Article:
The fix and flip phenomena might have most investors seeing dollar signs but consider the following tips before committing to any property. What should buyers look for in a fix and flip property? Lots of things. From purchase price, to rehab costs, to After Repair Value (ARV). Don’t let television shows fool you. It’s much more complicated than it seems.
Finding the Best Fix and Flip Property
Fix and flip opportunities are everywhere but spotting the diamonds in the rough start with researching different areas. First, look in areas with booming real estate markets. Areas like New Orleans, New York, Knoxville, TN, Pittsburgh, PA, and Chicago have proven fix and flip track records. Investors in these locales boast double-digit ROI numbers.
Target cities and urban regions with positive YOY population growth. This generally fuels the strongest economies. Queens, NY is such a place enjoying consistent population booms. Many flippers find homes on the Multiple Listing Service (MLS). Investors often find the best deals on properties that spend the most time on the market.
Not all investors rely on the MLS, however. Some say they find flip opportunities through contacts, auctions, and even mail-outs.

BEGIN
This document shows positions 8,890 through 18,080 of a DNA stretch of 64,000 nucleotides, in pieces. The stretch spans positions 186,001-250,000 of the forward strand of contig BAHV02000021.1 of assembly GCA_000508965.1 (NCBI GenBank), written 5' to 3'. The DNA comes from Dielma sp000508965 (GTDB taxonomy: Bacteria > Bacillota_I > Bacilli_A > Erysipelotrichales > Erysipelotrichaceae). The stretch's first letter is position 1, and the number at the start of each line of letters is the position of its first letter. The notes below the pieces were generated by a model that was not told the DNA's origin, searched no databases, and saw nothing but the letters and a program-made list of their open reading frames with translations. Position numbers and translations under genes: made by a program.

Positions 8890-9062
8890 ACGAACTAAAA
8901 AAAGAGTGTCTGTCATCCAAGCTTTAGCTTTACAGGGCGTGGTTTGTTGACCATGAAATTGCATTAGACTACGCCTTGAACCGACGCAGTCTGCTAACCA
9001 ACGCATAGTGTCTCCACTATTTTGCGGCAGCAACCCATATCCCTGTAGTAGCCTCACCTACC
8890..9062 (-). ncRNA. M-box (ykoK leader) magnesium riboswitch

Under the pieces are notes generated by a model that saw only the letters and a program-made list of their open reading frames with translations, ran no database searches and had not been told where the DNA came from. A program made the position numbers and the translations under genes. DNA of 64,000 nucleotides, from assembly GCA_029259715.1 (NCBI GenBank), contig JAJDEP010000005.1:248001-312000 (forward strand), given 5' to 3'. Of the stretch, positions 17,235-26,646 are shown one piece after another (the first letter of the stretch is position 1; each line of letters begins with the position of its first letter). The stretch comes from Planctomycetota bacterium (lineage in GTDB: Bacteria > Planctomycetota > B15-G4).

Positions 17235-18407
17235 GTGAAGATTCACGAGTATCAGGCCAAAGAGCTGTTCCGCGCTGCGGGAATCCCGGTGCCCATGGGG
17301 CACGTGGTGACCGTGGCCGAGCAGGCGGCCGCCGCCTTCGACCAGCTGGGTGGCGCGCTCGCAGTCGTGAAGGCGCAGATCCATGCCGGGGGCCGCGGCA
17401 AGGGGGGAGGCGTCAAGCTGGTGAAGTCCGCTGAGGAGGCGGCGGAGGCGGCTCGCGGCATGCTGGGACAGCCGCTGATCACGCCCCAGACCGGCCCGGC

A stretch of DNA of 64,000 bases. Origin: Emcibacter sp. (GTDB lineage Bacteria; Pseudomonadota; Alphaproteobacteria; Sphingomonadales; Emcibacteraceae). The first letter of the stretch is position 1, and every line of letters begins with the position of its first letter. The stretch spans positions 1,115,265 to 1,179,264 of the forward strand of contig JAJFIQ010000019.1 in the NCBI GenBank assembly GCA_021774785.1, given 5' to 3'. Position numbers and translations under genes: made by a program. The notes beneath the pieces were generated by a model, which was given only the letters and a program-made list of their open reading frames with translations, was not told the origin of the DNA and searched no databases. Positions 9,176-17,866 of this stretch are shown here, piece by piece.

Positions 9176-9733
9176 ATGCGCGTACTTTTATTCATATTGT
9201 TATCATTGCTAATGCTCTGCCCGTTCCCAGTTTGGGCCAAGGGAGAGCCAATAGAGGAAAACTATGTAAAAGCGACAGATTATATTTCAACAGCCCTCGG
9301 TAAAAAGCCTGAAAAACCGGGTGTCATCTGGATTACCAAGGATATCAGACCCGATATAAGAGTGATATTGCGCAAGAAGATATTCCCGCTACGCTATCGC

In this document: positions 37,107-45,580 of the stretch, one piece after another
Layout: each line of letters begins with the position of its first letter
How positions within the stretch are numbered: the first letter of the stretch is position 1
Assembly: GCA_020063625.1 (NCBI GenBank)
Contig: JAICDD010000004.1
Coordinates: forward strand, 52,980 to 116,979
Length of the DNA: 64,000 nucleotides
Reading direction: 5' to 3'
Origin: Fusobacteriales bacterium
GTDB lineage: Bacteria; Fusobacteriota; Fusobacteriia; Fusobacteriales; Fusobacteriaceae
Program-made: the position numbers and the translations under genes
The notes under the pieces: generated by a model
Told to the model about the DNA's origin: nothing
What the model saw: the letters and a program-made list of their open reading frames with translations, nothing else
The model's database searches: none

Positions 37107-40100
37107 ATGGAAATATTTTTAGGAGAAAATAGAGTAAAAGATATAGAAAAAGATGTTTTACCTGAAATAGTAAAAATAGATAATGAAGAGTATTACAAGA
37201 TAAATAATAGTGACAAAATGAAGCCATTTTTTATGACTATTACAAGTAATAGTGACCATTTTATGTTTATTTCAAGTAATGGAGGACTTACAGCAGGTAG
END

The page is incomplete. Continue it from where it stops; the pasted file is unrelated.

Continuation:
After Repair Value: Why It Matters in a Fix and Flip
Most properties require rehabilitation, but at what cost? How does the After Repair Value (ARV) measure up with comparable units? There’s no sidestepping the rehab costs of a fix and flip property. Any cost associated with renovating the property factors into the ARV. Costs like inspection fees, permits, contractors, labor, insurance, homeowner association fees, and taxes calculate toward the total project cost.
ARV ultimately determines the profit. Decide whether the property is an ideal fix and flip candidate with the following example. The list price of property A is $200,000. It requires a lot of work but surrounding, comparable properties sold for $500,000. After pricing materials, labor, and all associated rehab expenses, the total renovation will cost around $250,000, bringing the ARV to $450,000.
With neighboring comps selling for slightly higher than this amount, the investor must decide if property A is, in fact, a good buy. What if an unforeseen issue arises during construction that increases the rehab cost? The toughest part of a fix and flip property is accurately calculating the cost of renovating the property.
Having a Knowledgeable Realtor and Contractor
Savvy investors understand the value of developing a quality pre-construction crew. The realtor and lead contractor should head your charge. They’ll need knowledge of the area to properly calculate material costs and comparable property sales. A good contractor will know which centers offer the best deals on construction supplies.
Whereas a quality, local realtor offers insight into which areas of town provide the most upside and least risk for your fix and flip property. Also, remember to include the costs of property taxes, association fees, loan interest, and insurance since these are mandatory expenses. The longer the investor owns the property, the more he’ll owe in ownership fees.